Undervalued, Overlooked, but Far From Forgotten
By DAN ROSENHECK
For most baseball fans, the Hall of Fame debate season runs about a month, from the mailing of the ballots in late November to the announcement of the inductees on Jan. 8. But for me and about 54 other aficionados of the sport’s history, scrutinizing the records of the game’s great and good has been a nonstop affair for five years.
In 2002, a group of posters at the Web site baseballthinkfactory.org decided to select an alternative Hall of Fame, choosing its inductees with the benefit of three decades of advances in baseball statistics that were unavailable for most of the actual Hall’s existence. We called the project the Hall of Merit, and set up a voting system to mimic the Hall of Fame’s annual elections. The first ballot was pegged to 1898, with eligibility limited to players who had retired before 1893. Since then, each election (held every two or three weeks, and selecting one to three players) moved the clock forward by a year in baseball history.
Tomorrow, we will hold our 111th and final regularly scheduled vote. After that election, we will have inducted 234 players, the same total as the actual Hall of Fame if it adds a member this year. We hope our results will enhance the public’s understanding and appreciation of the game’s history, and encourage the real Hall to revisit its missteps.
The debates in the Hall of Merit discussion forums have been exhaustive and illuminating. To comply with our mandate to be fair to all players in all eras, we have investigated overlooked parts of the game’s history, like its origins in the 1860s and ’70s and the disorganized early years of the Negro leagues.
We have disputed whether to give credit for wartime service, for being stuck in the minor leagues too long and for holding out for a more lucrative contract. We have struggled to evaluate players’ values in their own context (How important were pitchers in the days when batters could call for a high or low pitch, thrown underhand?) as well as to assess the quality of competition over time (How strong was baseball during World War II?).
We have torn into the minutiae of complex quantitative metrics, like Bill James’s Win Shares, as well as pondered the relevance of traditional statistics, like wins for pitchers. And we have tussled over the definition of merit itself: is it more important to be a superstar, if only briefly, or to be consistently above average over a long career?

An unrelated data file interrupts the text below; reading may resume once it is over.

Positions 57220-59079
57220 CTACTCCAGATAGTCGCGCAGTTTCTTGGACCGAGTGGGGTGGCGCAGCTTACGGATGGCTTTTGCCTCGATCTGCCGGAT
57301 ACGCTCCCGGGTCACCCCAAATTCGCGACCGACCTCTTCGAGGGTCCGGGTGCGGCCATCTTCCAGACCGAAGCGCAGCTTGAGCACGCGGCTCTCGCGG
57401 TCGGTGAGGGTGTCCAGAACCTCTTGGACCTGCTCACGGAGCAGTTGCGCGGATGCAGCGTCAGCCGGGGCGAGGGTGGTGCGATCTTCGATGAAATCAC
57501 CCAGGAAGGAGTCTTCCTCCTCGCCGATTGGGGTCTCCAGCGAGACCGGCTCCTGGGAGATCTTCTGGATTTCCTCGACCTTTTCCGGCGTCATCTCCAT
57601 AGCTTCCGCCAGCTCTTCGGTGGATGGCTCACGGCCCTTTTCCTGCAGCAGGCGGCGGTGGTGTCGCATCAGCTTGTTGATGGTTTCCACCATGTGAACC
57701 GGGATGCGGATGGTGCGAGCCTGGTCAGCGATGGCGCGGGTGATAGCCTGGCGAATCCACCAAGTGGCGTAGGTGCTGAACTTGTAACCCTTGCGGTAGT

There are no right answers to these questions, but the Hall of Fame voters have not done a terrible job. We concur with a little more than three-quarters of their selections. In particular, the writers have shown astute judgment: of the 55 Hall of Fame “mistakes,” 10 came through the “front door,” while 39 were chosen by the Veterans Committee and 6 were Negro leaguers. Yet both voting groups’ errors fit into a few recognizable patterns.
First, the Hall has neglected the game’s infancy. Fully one-third of the uninducted players we believe are deserving played before 1900. They include Ross Barnes, a second baseman whose mastery of the “fair-foul bunt” made him the dominant player of the 1870s, and Bill Dahlen, a shortstop from the turn of the 20th century who fielded like Ozzie Smith and hit like Robin Yount. The Hall owes these pioneers recognition.
Second, the voters have been too kind to complementary players on dynastic teams. The Yankees won pennants in the 1920s and ’30s because of superstars like Babe Ruth, Lou Gehrig and Joe DiMaggio. Their supporting cast — Earle Combs, Herb Pennock, Waite Hoyt, Tony Lazzeri and Lefty Gomez — is not Hall-worthy. The same is true of many players from the Giants and the Cardinals from that period, including George Kelly and Jesse Haines.
Third, the Hall of Fame has given too much credit to pitchers that rightly belongs to fielders. It has seen fit to honor hurlers like Vic Willis and Catfish Hunter, who benefited from strong defenses, while failing to enshrine fielders like Ron Santo and Bobby Grich, who made their pitchers look good.
Finally, the institution places too much emphasis on batting average at the expense of on-base percentage. Prolific walkers like Jimmy Sheckard, Darrell Evans and Stan Hack have been left out, while owners of “empty” batting averages, unaccompanied by walks or power, like Lloyd Waner and Lou Brock, have coasted in. A walk is not as good as a hit, but it’s more valuable than the voters have recognized.
The list of Hall of Merit inductees, along with our archived discussions, is available at